The Staples sector is expected to see revenues jump 3.4% and earnings gain 7.4% over the next 12 months (Fig. 2). The pace of earnings growth has decelerated over the years, yet the sector’s forward P/E has climbed steadily to 19.2 since bottoming at 11.2 in March 2009 (Fig. 3). As a result, the sector’s P/E-to-growth ratio has jumped to 2.4, up from 1.5-2.0 in years past (Fig. 4).

Some industries in the Staples sector have managed to buck the trend and turn in strong stock performances so far this year. The S&P 500 Distillers & Vintners is up 35.4% ytd, and Personal Products, which is solely Estee Lauder, has gained 23.9%. Hypermarkets & Super Centers jumped 18.6% thanks to the gains in Walmart stock, and Soft Drinks (9.2%) and Tobacco (7.1) enjoyed smaller gains.

P&G and Kimberly are both members of the S&P Household Products industry, which has added 4.0% ytd (Fig. 5). The industry is expected to grow revenues by 3.1% and earnings by 6.7% over the next 12 months (Fig. 6). Even though the industry is growing earnings at a much slower pace than the S&P 500, Household Products has a much higher forward P/E, 21.7, than does the broader index.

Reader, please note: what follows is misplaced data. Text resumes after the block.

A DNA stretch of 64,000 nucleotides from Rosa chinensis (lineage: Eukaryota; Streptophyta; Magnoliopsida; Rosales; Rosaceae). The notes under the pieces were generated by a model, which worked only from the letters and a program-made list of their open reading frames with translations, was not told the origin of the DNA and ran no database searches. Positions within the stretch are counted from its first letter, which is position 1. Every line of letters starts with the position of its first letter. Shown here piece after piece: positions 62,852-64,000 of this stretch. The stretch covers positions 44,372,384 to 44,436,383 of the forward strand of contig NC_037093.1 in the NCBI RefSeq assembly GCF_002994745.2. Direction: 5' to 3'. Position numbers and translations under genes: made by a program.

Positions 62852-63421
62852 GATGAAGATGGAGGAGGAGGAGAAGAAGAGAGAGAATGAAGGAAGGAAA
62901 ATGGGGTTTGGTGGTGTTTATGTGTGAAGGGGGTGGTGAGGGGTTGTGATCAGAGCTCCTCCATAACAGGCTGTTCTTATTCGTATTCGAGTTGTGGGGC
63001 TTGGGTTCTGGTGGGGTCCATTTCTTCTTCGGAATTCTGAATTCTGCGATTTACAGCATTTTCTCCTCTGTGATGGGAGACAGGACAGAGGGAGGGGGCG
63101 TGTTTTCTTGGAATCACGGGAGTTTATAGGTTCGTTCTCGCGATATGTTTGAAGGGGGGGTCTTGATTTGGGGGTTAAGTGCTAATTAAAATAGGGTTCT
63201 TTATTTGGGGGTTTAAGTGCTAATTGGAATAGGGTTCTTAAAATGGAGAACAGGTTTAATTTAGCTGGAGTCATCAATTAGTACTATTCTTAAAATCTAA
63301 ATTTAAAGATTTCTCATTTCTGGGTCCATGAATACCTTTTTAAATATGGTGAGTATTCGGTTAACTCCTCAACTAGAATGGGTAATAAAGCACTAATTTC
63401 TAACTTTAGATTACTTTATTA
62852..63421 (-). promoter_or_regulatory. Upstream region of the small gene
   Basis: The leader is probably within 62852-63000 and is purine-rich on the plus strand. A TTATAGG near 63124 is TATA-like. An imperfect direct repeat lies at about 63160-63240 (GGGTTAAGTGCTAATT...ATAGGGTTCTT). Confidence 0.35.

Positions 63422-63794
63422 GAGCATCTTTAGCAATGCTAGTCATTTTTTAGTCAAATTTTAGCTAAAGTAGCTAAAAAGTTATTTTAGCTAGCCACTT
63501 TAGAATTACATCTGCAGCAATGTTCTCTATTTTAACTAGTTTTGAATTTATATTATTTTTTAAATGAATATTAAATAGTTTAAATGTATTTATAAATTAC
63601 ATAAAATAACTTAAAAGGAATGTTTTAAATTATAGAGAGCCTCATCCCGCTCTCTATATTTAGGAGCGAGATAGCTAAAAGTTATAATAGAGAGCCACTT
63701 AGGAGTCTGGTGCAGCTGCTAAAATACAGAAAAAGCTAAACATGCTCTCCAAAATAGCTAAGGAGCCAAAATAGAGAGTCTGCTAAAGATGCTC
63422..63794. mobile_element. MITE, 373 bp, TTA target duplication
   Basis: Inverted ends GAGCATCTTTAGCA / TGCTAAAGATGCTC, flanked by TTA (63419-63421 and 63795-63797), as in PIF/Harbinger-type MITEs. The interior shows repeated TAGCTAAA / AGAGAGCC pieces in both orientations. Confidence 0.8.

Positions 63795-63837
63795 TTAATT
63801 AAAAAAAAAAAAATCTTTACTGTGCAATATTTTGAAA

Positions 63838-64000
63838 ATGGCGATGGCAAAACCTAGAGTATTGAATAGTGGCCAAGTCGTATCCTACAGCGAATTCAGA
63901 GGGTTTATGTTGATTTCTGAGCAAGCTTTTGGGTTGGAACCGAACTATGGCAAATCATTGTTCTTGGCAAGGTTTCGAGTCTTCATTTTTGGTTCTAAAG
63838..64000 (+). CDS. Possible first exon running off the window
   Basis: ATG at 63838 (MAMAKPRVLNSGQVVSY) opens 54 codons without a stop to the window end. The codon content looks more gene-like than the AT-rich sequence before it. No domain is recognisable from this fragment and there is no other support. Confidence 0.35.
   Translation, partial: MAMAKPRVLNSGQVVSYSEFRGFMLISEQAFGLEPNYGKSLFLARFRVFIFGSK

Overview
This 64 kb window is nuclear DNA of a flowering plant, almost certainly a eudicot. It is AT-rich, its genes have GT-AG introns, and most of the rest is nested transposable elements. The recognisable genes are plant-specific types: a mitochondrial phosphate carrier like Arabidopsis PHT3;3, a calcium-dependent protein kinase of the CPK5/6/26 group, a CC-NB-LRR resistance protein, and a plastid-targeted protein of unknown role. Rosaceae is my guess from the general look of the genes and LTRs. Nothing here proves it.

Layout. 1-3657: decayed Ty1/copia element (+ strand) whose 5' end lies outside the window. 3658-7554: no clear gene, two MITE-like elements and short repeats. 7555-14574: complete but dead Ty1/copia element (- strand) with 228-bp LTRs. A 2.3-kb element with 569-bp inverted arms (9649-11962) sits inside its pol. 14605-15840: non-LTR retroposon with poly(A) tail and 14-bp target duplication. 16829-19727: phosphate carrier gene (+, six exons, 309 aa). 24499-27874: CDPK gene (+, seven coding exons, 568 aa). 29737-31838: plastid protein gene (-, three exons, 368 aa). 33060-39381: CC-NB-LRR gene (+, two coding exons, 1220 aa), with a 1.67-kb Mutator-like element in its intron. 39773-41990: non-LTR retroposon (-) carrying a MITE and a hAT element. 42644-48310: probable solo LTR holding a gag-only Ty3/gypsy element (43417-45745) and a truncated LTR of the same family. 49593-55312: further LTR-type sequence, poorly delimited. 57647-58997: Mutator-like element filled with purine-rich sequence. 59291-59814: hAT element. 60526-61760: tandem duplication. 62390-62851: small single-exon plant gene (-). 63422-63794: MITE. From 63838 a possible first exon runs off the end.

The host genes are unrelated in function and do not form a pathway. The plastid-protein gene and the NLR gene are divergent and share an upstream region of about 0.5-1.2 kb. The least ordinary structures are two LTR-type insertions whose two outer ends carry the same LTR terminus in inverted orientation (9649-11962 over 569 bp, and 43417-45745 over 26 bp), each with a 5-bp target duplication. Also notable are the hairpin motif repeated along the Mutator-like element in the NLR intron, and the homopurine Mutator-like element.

The above-market P/E is one of the reasons that we haven’t favored the sector. Another has been the Food Retail segment, which is down 20.7% ytd due to the decline in Kroger shares (Fig. 7). We thought the industry would face tough times as Amazon grew more aggressive and as German discounters expanded in the US. Indeed, forward earnings estimates have fallen precipitously, and are now expected to decline 3.1% (Fig. 8). In just the past year, the industry’s forward P/E has compressed to 10.6 from 14.7 (Fig. 9).

Times may remain tough. P&G’s Moeller noted that the sales you see in stores aren’t being funded by his company: “[R]etailers, particularly in the US, are choosing to make investments in price as they compete with each other. And that shows up in the scanner data as a promotion, but it’s not one that’s been funded by the manufacturer.”

Dr. Ed Yardeni is the President of Yardeni Research, Inc., a provider of independent global investment strategy research.

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Thursday, 26 October 2017 02:59 PM